“According to our information, on August 10, the Upper Sharia Court sitting in Kano, Kano State convicted Sharif Yahaya Sharif of blasphemy and sentenced him to death by hanging. The request for a certified true copy of the judgment of the Court was also not granted on time.”
“When the petitioner informed the Court that he could not afford and secure the services of a Lawyer to defend him, the Court ordered the Legal Aid Council to assign him a Lawyer so that the petitioner could enjoy access to legal representation. However, the order was disobeyed by the Legal Aid Council. The Legal Aid Council is the body established by law to provide legal support to indigent citizens especially in cases involving death penalty.”
“An appeal at the Kano State High Court against the conviction and death sentence imposed on the petitioner has been filed, but we submit that the petitioner will not enjoy a fair hearing, as he continues to face imminent execution by hanging. The petitioner is currently held incommunicado and without access to the outside world, including his lawyers.”
“The petitioner is at risk of imminent execution. Nigeria is a state party to the African Charter on Human and Peoples’ Rights but there is growing crackdown on human rights including the rights to freedom of expression, peaceful assembly, and attack on the rule of law and independence of the judiciary in Nigeria. As a result, human rights continue to be violated with impunity.”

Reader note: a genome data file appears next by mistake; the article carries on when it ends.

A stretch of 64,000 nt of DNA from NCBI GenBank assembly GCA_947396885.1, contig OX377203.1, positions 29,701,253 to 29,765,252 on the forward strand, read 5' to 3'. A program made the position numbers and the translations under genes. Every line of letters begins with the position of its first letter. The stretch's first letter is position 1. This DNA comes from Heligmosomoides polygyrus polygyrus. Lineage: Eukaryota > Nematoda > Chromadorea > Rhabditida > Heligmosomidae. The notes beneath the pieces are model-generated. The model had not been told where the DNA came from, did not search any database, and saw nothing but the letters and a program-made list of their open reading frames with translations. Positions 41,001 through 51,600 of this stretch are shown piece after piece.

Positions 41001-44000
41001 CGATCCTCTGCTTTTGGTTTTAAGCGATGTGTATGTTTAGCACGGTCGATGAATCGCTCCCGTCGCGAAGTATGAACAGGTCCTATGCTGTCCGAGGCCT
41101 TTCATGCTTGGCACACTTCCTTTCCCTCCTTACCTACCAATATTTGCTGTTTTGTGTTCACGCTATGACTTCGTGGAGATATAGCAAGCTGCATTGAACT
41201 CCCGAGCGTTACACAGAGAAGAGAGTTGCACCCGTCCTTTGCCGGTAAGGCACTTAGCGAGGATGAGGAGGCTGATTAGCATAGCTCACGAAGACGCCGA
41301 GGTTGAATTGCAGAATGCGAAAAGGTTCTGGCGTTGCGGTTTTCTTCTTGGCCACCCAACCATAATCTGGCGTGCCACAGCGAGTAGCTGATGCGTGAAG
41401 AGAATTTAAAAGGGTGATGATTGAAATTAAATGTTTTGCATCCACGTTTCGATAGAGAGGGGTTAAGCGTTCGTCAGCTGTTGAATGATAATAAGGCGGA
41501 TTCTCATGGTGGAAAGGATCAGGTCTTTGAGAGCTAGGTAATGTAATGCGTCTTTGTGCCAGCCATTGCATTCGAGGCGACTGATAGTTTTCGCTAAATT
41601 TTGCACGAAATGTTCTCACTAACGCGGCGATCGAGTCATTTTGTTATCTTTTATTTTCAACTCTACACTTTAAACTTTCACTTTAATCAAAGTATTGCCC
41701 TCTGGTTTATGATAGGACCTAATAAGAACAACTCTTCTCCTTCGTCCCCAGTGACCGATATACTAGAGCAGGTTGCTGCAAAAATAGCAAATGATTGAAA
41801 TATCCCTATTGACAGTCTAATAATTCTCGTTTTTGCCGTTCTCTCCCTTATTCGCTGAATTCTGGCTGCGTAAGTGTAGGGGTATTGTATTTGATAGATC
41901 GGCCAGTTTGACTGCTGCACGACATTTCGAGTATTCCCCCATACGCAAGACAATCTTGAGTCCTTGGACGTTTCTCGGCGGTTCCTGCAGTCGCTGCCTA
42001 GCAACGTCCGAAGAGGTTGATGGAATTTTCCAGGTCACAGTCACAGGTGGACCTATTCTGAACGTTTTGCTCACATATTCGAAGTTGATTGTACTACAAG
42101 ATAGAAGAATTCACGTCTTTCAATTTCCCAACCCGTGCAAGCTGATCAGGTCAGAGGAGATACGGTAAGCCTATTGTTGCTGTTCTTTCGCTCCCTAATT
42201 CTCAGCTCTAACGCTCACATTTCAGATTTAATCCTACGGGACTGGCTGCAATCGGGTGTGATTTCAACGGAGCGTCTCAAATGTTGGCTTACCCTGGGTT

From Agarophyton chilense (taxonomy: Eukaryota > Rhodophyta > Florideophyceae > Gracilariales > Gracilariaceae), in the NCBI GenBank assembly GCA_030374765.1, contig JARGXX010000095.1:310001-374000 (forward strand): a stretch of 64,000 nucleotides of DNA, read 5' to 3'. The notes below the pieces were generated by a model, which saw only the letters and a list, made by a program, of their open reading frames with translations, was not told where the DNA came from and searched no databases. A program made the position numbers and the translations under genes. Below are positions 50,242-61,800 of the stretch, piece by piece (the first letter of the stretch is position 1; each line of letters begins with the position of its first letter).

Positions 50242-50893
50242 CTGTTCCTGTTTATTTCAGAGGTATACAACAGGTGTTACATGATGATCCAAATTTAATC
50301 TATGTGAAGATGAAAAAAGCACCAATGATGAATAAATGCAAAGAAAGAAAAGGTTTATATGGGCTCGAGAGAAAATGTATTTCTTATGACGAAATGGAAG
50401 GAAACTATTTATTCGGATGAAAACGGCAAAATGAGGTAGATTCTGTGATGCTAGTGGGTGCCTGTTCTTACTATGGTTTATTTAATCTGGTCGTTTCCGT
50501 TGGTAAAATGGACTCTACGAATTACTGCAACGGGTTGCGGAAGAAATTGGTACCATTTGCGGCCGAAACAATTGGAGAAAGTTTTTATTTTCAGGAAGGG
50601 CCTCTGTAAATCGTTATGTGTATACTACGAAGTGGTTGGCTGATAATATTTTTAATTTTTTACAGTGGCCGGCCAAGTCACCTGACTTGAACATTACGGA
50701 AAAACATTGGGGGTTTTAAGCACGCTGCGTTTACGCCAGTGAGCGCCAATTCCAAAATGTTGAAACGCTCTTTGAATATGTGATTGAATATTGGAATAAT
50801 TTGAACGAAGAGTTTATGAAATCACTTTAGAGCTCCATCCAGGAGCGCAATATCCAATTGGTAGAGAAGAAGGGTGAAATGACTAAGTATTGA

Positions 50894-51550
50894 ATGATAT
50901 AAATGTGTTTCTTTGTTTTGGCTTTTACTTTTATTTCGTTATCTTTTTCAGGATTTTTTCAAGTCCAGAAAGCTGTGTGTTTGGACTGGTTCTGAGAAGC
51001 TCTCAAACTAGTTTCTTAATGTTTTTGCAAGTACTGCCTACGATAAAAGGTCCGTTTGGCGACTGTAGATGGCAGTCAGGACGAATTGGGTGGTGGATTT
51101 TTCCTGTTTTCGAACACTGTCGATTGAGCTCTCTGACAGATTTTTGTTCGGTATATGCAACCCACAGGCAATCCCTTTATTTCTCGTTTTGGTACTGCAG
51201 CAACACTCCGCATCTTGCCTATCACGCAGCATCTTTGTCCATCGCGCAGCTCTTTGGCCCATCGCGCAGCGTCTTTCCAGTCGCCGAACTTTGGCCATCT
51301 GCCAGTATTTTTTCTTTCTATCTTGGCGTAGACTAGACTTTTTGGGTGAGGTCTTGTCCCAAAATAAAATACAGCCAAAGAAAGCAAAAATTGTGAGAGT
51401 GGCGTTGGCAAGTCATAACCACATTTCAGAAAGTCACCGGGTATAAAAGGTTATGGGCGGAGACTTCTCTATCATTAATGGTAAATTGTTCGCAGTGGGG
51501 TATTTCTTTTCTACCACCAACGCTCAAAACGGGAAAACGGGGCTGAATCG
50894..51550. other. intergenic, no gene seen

“The right to a fair trial including to legal representation is a fundamental safeguard to assure that individuals are not unjustly punished. It is indispensable for the protection of other human rights such as the right to freedom from torture and the right to life. However, when people are subjected to unfair trials, justice cannot be served.”
“The petitioner contends that he has been deprived of his liberty and other fair trial rights and his right to life may be irreparably violated. Like the African Charter, Article 6 of the International Covenant on Civil and Political Rights (CCPR), which Nigeria has also ratified, provides that no one shall be arbitrarily deprived of his life. The word “arbitrarily” here means both ‘illegally’ and ‘unjustly’.”